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Can J Physiol Pharmacol. 1998 May;76(5):581-8.

Exercise and resistance to neoplasia.

Author information

1
Department of Kinesiology, University of Illinois at Urbana/Champaign 61801, USA. Woods1@uiuc.edu

Abstract

Epidemiological evidence has revealed an inverse relationship such that increased physical activity as measured directly subjective recall, job classification, former athletic status, or indirectly by physical fitness is associated with decreased incidence and (or) mortality rates for various cancers. The relationship appears strongest for colon cancer and female estrogen-dependent cancers of the breast, ovary, and endometrium. While some epidemiological studies have controlled for numerous confounding variables such as smoking, body mass index, and percent body fat, it is still difficult to ascertain whether physical activity exerts an independent effect on cancer above and beyond that associated with an improved lifestyle and numerous other potential confounding variables. Experimental studies performed in animals suggests that chronic exercise, especially when performed prior to tumorigenesis, can retard, delay, or prevent the incidence, progression, or spread of experimental tumors. There is also limited animal evidence suggesting that exercise may help ameliorate cancer cachexia. Exercise or physical activity may contribute to a reduction in site-specific cancers by different physiological mechanisms. Some purported mechanisms include decreased lifetime exposure to estrogen or other hormones, reduced body fat, enhanced gut motility, improved anti-oxidant defenses, and stimulation of anti-tumor immune defenses. Unfortunately, most animal studies have failed to account for plausible biological mechanisms as to how exercise might influence cancer. In addition, the exercise or activity dosage required to provide optimal protection from cancer is unclear. Interpretation of epidemiological studies is hampered by the numerous and sometimes inaccurate assessments of physical activity. Likewise, many animal studies have utilized unrealistic exercise protocols. Clearly, more research is needed to define appropriate activity or exercise dosages definitively and to explore the mechanism(s) by which exercise helps protect against cancer. Nevertheless, moderate exercise appears to be a safe and effective means of aiding in the prevention of cancer and should be adopted by the public in addition to other prudent behavioral practices such as proper diet. More research needs to be performed regarding the effects of exercise or physical activity on those who already have cancer to determine if exercise improves their prognosis.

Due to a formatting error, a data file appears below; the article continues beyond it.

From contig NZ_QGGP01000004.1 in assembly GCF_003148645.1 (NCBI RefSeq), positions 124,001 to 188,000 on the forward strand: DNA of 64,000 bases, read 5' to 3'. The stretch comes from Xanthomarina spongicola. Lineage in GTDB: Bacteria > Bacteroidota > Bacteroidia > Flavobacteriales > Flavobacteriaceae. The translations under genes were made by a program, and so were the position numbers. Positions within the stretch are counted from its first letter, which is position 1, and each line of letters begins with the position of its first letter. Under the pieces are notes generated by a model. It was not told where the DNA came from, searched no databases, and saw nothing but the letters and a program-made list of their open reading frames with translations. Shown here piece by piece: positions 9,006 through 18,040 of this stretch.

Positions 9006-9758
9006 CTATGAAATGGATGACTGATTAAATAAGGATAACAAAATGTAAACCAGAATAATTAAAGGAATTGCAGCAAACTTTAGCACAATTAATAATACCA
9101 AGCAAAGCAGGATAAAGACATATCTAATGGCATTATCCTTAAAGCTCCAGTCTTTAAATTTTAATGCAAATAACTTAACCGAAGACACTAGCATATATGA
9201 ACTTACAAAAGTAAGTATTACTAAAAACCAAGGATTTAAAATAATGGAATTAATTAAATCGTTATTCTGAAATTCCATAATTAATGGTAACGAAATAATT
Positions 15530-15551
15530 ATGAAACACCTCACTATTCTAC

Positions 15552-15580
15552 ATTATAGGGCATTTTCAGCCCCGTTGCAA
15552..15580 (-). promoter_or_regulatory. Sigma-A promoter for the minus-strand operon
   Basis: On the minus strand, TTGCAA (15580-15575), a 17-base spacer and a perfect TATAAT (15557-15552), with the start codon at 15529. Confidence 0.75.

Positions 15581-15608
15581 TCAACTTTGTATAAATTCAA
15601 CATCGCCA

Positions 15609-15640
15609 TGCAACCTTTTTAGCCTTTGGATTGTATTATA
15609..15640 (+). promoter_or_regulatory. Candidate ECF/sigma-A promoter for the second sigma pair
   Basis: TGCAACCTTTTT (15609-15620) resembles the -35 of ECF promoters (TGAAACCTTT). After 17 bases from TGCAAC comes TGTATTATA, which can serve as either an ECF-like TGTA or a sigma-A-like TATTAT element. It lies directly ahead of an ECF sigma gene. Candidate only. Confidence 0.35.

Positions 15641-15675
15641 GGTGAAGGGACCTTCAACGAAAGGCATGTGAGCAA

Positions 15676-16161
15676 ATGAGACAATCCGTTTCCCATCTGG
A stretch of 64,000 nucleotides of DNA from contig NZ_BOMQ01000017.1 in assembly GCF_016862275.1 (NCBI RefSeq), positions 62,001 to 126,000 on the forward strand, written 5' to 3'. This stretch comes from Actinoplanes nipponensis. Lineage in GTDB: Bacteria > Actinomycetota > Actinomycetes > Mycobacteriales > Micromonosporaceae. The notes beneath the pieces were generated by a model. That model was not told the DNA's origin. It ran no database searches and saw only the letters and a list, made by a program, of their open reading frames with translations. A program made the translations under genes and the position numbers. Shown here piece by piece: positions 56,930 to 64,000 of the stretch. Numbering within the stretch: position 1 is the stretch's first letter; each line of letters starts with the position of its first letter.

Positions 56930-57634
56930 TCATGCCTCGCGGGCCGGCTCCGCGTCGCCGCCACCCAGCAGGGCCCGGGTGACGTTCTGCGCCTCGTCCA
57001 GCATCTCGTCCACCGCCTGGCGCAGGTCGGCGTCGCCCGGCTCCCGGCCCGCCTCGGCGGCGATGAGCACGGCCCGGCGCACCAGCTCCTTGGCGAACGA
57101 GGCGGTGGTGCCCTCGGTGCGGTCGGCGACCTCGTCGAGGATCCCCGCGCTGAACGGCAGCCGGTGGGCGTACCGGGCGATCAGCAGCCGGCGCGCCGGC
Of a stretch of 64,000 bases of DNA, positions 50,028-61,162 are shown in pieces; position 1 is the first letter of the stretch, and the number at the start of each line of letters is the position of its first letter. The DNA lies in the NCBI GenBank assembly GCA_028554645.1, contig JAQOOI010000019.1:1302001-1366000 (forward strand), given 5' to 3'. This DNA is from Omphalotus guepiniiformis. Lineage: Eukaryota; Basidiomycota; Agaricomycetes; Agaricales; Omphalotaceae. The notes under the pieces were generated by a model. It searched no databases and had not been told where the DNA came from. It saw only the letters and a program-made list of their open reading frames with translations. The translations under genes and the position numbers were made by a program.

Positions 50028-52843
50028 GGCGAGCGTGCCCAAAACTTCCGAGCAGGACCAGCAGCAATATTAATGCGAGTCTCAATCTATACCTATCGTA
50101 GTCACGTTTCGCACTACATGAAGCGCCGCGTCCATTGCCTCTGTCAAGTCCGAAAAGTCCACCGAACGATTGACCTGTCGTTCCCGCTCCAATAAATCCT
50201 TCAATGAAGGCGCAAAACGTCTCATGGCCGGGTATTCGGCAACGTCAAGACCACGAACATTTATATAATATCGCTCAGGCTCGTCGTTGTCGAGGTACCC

PMID:
9839085
[Indexed for MEDLINE]

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